• Hi unsure – thanks for commenting. It can be a confusing and isolating time. Are you a member of our forum? Maybe it would help to chat to some of the women in there – you’ll find that no matter what, there will always be people who feel the same way you do. The url is Also at least you know that your kids are growing up and soon they will be more independent. You might, like the author of this post, really enjoy being a parent of school-aged kids.

      All the best xx

  3. I ALWAYS wanted to be a mum I worked with Children for 10 years and was still silly enough to yearn for one lol I LOVE my daughter with every part of me! but its bloody hard! Because i wanted one so much i feel i have to be super mum so when i lose my patience and yell or just literally want to walk out the door i feel like such a failure and I feel i have to put on this fake persona to friends and family and hold it all in!

    • Hi Starli5 – thanks for commenting. It is SO hard – you’re not alone there. But don’t be so hard on yourself. You don’t have to be perfect – your family and friends don’t expect you to be and they’re not perfect either. Everyone has their own struggles. If you’re not already a forum member maybe you’d be interested in joining so you can chat to other mums who are feeling the same way – plus others who might help you see things differently.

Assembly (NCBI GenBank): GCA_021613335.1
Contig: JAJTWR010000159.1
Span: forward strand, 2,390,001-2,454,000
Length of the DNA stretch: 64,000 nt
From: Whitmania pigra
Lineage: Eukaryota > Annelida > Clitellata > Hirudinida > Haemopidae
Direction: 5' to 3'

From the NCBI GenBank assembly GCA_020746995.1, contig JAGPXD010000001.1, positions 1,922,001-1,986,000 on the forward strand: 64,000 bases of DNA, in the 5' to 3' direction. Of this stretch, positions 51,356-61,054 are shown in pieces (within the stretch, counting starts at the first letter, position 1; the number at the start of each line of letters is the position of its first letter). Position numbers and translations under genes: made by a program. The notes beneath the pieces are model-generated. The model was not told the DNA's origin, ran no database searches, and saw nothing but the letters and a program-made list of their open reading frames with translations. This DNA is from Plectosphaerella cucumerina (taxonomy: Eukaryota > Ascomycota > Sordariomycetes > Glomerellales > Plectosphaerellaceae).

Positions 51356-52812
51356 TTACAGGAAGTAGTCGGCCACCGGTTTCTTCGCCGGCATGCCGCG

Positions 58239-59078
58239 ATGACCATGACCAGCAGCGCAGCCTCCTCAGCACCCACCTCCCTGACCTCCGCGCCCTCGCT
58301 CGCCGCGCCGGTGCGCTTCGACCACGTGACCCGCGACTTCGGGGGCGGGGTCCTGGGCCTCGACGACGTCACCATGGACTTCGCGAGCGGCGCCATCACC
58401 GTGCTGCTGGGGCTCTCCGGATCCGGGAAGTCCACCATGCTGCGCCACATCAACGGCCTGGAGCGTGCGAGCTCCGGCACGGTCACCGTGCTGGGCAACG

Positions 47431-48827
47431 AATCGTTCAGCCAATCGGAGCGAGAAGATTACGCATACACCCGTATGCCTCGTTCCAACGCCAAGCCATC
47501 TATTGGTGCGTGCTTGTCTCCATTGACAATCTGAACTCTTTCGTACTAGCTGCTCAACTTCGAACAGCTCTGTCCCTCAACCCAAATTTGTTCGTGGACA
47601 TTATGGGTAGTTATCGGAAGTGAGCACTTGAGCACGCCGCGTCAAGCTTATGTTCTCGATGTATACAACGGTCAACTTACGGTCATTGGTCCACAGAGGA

All the best xx

  4. I didn’t think that parenting was right for me. I spent my whole pregnancy in a state of anxiety because I really didn’t think I was doing the right thing.

    My husband has always wanted children very much. But for me, I was fairly apathetic about the whole thing – I hadn’t given it much thought and I didn’t really care much one way or the other. But I did very much enjoy my life without kids and would have felt quite content to continue on this way. Because my husband had strong feelings on the subject and I didn’t really, I eventually went along with him.

    I adore our son, he is a beautiful little boy now 14 months old. He has been a super easy baby (thank the gods!) and my husband is a very hands-on dad. I still have very mixed feelings about being a parent though – specifically being a mother. I really wish I was a father! No matter how involved and helpful my husband is, I find that I still take on the lion’s share of the parenting.